Inside America’s oral health crisis: An interview with author Mary Otto
Written By David Silverberg
Journalist Mary Otto never thought she would devote a good portion of her latter career as a reporter to delve into the oral health issues plaguing the U.S. That is, until she learned about a 12-year-old boy who died from an untreated tooth abscess. On a January day in 2007, Deamonte Driver came home from his Maryland school complaining to his parents he was suffering from a headache. He got some medicine for the headache and a dental abscess that was bothering him. He went to school the next day. But two days later he was rushed to the hospital with a diagnosis of meningitis. He couldn’t talk. He was fighting for his life. The boy needed brain surgery, and this time the abscessed tooth was taken out. It was a molar on the upper-left side of his mouth, one of the first permanent teeth to erupt when baby teeth are shed, and particularly prone to decay. This tooth was ruined, infected to the core, and bacteria from the abscess had spread to the boy’s brain.
He died six weeks later.
Covering this story for the Washington Post, where she worked on the metro desk from 2000 to 2008, Otto knew an important issue when she saw one. And this story led to another, such as Maryland instituting broad reforms to its Medicaid dental program for children. She decided to spend years investigating more problems that have hurt countless American families seeking dental care. The result was her 2017 book Teeth: The Story of Beauty, Inequality, and the Struggle for Oral Health in America, which examines “the enduring tension between the need of Americans for dental services and the lack of services available to millions of us under the current system.”
What happened to that Maryland boy shook her to the core, Otto says in an interview with Muzeum Dental. “As I was writing this book, I kept on learning about the many children in Maryland, and elsewhere, who were not getting routine dental care and I learned about the deeper systemic issues affecting oral care in the U.S.”
The U.S. government estimates around 49 million Americans live in an area where there is a shortage of dentists. Also, more than 114 million people lack either private or public dental benefits. As you would expect, poorer Americans are left without dental care that wealthier American can afford.
Otta sought to provide enough historical context in Teeth to explain how dentistry was separated from regular medicine decades ago, and how the profit motive has encouraged dentists to focus on more costly procedures (e.g. cosmetic) rather than preventive services such as cleanings. For the book, she attended a convention of dentists, writing what dental marketing guru Roger Levin told the assembled dentists: “All too often, dentists have laxly marketed, missing opportunities to sell procedures.” For example, he said, “Mrs. Jones. You owe it to yourself to find out how dental implants can improve the quality of your life. ... Let us review our four wonderful payment options.” Dentists want to ensure the patient pays the bill before the procedure is finished, he advised.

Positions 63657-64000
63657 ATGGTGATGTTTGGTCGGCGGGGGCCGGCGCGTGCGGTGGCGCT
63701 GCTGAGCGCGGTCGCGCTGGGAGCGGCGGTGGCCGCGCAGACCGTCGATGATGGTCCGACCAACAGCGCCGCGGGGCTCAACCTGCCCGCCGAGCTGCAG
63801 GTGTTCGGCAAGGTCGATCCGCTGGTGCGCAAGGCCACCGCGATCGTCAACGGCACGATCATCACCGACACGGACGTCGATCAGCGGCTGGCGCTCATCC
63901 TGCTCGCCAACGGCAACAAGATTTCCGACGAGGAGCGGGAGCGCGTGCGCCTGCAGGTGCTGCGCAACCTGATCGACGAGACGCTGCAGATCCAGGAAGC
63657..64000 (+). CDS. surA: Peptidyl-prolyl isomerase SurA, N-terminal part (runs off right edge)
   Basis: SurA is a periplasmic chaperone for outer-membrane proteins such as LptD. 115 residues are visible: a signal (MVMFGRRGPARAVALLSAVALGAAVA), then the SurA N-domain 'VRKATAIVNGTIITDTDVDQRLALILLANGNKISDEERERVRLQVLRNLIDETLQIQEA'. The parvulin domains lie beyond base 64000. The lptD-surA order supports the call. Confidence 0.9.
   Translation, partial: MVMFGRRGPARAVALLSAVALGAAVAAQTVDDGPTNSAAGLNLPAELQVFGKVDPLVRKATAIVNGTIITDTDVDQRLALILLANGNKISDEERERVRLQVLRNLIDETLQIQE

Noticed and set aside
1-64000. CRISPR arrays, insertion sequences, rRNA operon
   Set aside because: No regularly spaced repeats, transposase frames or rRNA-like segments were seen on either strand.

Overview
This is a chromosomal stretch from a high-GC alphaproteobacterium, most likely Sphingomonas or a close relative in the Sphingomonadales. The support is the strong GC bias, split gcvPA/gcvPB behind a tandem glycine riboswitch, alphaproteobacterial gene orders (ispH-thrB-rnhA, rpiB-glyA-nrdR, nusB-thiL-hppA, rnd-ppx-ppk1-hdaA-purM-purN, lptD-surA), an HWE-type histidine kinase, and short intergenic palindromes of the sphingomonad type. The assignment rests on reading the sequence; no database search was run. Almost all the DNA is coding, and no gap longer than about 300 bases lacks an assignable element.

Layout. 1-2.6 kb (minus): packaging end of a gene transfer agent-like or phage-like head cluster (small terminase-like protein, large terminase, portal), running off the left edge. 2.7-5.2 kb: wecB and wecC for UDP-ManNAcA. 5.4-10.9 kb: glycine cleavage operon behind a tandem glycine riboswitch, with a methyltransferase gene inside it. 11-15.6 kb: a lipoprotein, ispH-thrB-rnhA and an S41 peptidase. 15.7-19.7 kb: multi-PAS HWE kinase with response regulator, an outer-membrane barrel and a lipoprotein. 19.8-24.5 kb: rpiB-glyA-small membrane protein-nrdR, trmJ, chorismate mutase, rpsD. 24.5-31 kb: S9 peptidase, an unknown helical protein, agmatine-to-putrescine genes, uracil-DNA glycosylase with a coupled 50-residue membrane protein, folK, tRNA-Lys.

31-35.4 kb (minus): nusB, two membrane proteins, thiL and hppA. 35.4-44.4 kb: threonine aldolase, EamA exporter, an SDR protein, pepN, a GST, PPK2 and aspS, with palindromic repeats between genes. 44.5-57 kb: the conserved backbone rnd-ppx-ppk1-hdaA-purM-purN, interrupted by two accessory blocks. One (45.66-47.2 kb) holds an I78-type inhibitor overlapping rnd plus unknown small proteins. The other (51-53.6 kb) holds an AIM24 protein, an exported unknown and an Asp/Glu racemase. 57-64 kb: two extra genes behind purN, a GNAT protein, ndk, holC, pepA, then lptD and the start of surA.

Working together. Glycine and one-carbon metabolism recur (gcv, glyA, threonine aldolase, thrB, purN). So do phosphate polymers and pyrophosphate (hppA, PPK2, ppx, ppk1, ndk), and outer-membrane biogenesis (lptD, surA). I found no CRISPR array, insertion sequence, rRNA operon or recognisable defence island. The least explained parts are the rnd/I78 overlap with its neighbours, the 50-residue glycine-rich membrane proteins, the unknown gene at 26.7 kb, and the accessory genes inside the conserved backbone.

There has to be a shift in our mindset when we consider the importance of oral care, Otto says.
“Our teeth are a deeply personal part of our body,” Otto stresses. “We don’t just use them for survival, to eat, but they are a tool of self-expression when we smile.” What is often overlooked in public health, no matter where you reside, is how tooth decay is a chronic illness. “It can affect something like diabetes,” Otto notes, “because studies have shown that diabetics have better outcomes if periodontal disease can be managed.” One of the things that surprised her while researching the book was learning that since dental benefits for adults are considered optional under federal law, “they are often among the first items to end up on state budget chopping blocks during difficult times, just when people need them the most.”
Racial inequality plays a role here, too. Black Americans aged 20-44 years, earning below $23,050 US, faced nearly double the rate of tooth decay (41.4%) as whites in that same age and income group, as Quartz writes. Tooth decay for Hispanics in that category reached 35%. Asian Americans in that age and income bracket were the opposite; they had less tooth decay than white Americans.
Canada may have comprehensive health care but dental isn’t included. About 32% of Canadians have no dental insurance and this number increases with age.
Dental care in Canada is provided by a variety of charities, private plans and government-sponsored programs that typically target low-income families, Global News writes. Many countries across the developed world use a similar multi-faceted model, but Canada’s coverage rate of around 70 percent lags behind, says Carlos Quinonez, head of the dental public health program at the University of Toronto.
When asked about how the coronavirus pandemic affected oral health care in the U.S., Otto replies, “The impact of this remains to be seen; here in the United States dental providers are being urged to limit most services in response to the pandemic.
On March 18, the Centers for Medicare & Medicaid Services (CMS) recommended that dentists delay non-essential services in order to reduce the spread of disease and to save protective equipment (PPE) needed by healthcare workers responding to the virus outbreak. Around the same time, the American Dental Association (ADA) called upon dentists nationwide to ‘postpone elective procedures for the next three weeks.’” It’s hard to guess what’s coming next. “It is a very uncertain time for oral health workers and patients, too,” Otto says.